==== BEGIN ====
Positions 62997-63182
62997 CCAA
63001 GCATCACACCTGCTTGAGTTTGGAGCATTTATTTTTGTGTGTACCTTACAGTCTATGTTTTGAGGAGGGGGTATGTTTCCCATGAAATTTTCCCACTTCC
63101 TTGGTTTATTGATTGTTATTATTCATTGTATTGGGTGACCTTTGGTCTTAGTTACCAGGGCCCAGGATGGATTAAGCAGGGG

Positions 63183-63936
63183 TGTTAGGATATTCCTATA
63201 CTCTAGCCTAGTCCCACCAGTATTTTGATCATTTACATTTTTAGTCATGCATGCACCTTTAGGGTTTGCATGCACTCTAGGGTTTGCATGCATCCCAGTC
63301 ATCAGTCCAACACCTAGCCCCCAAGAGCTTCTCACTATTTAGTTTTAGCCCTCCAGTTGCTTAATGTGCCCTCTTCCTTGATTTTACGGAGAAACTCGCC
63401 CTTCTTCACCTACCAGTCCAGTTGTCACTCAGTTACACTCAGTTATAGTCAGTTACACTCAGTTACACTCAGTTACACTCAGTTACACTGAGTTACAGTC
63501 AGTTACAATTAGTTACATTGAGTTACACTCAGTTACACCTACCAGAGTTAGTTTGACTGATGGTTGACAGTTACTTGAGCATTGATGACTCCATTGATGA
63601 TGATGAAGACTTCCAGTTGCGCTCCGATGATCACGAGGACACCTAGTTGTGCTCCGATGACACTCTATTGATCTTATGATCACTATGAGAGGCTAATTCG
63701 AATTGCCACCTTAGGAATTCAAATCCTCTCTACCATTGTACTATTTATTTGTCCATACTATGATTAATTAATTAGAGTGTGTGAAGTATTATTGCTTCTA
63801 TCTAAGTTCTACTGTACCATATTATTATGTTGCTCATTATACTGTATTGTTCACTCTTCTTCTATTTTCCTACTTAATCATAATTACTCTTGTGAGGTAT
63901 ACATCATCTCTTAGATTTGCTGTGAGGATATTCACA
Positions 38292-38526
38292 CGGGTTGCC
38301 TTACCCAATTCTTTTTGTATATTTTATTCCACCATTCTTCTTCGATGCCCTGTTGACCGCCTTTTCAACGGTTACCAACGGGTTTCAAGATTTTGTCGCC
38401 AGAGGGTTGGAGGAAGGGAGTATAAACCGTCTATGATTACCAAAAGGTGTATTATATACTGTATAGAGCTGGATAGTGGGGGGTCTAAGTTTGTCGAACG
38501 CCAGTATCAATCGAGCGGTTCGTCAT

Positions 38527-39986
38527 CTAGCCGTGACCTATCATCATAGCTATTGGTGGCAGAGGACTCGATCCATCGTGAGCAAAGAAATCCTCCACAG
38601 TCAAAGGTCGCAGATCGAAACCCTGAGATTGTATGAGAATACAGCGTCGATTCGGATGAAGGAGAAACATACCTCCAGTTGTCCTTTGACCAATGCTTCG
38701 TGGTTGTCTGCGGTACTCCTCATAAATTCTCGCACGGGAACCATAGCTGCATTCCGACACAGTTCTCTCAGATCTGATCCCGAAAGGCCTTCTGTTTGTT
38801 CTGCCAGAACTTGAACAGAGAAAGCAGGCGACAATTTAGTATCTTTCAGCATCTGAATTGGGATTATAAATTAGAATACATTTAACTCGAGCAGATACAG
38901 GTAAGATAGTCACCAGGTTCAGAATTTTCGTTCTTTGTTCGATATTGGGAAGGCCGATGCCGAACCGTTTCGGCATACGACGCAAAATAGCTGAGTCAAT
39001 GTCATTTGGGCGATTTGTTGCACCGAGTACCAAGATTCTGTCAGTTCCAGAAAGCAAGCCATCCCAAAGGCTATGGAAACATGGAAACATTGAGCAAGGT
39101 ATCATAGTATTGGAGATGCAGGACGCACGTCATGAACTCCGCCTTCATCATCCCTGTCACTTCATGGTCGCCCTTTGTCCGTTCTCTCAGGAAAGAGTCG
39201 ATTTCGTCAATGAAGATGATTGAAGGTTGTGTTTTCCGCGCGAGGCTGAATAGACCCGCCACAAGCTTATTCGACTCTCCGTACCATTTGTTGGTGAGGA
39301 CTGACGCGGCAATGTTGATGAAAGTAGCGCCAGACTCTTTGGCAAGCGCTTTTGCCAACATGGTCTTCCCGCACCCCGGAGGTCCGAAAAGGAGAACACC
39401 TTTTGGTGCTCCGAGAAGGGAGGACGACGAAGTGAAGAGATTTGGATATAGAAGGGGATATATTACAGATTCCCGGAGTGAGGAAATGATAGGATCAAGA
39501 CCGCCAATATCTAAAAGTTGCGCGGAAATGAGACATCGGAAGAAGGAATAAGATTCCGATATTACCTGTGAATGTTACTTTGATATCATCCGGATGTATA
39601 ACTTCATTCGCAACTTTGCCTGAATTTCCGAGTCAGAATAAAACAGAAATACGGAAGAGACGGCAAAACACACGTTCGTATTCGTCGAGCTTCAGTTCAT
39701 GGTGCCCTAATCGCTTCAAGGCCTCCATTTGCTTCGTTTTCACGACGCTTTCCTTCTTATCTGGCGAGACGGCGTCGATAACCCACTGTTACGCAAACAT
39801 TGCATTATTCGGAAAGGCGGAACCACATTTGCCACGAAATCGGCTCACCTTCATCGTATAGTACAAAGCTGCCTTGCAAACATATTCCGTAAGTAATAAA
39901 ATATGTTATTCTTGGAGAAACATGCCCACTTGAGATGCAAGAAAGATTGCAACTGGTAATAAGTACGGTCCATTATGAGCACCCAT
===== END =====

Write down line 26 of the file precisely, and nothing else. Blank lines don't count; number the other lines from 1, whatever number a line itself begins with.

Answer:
39001 GTCATTTGGGCGATTTGTTGCACCGAGTACCAAGATTCTGTCAGTTCCAGAAAGCAAGCCATCCCAAAGGCTATGGAAACATGGAAACATTGAGCAAGGT